ETHNIC BIAS AND THE DISTRIBUTION OF STATE PATRONAGE IN NATURAL RESOURCE DEPENDENT ECONOMIES
Romany, Travis Justin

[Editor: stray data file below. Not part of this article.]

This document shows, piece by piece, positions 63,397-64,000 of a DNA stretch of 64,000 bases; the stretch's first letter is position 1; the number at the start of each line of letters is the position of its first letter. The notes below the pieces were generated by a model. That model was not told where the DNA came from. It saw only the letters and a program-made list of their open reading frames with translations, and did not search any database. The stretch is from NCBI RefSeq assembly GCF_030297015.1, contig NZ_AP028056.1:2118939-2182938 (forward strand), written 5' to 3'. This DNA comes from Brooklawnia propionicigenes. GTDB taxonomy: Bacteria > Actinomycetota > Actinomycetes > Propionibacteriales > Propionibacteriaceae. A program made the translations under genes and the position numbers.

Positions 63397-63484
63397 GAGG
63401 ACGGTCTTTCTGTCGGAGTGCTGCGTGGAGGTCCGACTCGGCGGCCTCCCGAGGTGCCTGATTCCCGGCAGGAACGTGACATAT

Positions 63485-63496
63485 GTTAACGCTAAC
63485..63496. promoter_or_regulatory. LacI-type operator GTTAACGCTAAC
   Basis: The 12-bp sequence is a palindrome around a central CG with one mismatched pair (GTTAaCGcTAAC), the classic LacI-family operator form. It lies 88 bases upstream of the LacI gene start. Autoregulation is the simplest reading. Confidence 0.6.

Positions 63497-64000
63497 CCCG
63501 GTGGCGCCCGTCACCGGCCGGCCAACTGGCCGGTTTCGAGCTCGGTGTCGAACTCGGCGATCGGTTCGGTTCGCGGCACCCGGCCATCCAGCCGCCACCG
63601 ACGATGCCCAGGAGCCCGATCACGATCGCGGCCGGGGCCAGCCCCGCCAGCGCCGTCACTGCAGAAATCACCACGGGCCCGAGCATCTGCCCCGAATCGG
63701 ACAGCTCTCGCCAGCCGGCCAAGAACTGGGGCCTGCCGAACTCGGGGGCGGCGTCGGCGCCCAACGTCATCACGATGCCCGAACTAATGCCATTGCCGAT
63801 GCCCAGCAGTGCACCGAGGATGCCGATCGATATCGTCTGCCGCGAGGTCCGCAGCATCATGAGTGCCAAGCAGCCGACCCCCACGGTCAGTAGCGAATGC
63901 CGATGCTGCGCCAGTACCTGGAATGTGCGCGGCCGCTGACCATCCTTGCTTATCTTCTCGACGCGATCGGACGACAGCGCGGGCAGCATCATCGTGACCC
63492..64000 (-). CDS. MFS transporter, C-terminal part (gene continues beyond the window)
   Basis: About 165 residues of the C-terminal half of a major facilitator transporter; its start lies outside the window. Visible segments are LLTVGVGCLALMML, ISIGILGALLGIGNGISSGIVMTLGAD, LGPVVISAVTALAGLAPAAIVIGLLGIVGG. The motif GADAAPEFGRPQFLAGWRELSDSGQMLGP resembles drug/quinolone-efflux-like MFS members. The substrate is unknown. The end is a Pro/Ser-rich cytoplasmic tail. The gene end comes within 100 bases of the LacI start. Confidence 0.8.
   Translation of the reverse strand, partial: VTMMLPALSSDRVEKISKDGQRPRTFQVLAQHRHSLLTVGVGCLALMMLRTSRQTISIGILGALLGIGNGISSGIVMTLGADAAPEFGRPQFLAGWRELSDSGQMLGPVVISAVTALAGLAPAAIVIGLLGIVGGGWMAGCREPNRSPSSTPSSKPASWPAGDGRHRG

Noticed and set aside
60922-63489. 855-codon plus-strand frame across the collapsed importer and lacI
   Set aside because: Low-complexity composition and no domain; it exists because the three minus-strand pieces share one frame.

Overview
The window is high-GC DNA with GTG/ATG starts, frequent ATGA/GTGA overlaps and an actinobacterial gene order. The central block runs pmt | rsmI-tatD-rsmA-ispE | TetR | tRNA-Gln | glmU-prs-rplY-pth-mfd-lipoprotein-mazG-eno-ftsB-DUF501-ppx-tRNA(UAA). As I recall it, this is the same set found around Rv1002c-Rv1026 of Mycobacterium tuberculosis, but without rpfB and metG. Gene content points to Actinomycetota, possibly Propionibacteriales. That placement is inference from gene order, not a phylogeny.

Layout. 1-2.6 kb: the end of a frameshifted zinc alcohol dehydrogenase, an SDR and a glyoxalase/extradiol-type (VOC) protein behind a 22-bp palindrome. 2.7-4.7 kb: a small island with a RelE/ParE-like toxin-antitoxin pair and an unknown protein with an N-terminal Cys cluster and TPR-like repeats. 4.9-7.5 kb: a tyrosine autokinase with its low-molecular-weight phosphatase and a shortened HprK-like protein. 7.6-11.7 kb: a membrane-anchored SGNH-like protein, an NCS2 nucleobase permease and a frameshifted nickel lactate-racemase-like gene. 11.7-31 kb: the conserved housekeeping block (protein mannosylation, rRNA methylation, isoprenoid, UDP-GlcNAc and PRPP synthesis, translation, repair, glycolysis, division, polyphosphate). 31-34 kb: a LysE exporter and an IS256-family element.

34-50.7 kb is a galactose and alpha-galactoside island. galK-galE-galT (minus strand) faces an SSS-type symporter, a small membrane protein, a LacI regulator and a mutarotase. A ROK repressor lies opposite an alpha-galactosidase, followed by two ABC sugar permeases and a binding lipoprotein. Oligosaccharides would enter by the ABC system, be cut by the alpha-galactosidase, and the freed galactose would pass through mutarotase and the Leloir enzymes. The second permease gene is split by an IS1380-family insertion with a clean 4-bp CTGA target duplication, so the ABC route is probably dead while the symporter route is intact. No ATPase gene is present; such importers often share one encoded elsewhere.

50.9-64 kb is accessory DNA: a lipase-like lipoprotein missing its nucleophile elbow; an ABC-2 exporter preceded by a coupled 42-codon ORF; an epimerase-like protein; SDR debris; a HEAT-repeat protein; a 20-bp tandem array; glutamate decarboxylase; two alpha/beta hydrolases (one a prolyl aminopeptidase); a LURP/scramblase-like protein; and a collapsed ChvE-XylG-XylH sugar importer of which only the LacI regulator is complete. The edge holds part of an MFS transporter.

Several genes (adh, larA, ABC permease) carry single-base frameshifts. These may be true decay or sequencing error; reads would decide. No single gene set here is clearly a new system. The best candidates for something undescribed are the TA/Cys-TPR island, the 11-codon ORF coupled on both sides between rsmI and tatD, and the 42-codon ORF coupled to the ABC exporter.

I explore whether ethnic minorities in a sample of natural resource dependent Eastern European nations face greater bias in the distribution of state resources than minorities in diverse Eastern European economies. Much research has been published on how high ethnic diversity negatively affects public works programs, economic development, and perceptions of yourself and others around you. These works usually focused on the net change to a society as a whole with the conclusion that the entire state is worse off than it would have been without such ethnic diversity. My research is distinguished from these when it specifically examines the marginal effect that economic concentration, such as the dependence on a single natural resource, has on the economic welfare of minorities relative to the majority population. In line with the theoretical consensus I allow total welfare of the society to decrease due to the presence of high ethnic diversity but posit that the changes in welfare may be asymmetrically distributed between minorities and the majority. To test my hypothesis I divided a sample of Eastern European nations along measures of ethnic and economic concentration. I then test whether there were statistical differences between ethnic minorities in different combinations of ethnic and economic concentrations. Minorities being uniquely worse off in a concentrated economy due to limits being placed on their opportunities for social and economic advancement could act as the rationale for encouraging the speedy transition to a diverse, more opportunity-filled, economy byequality-oriented governments and international development institutions.
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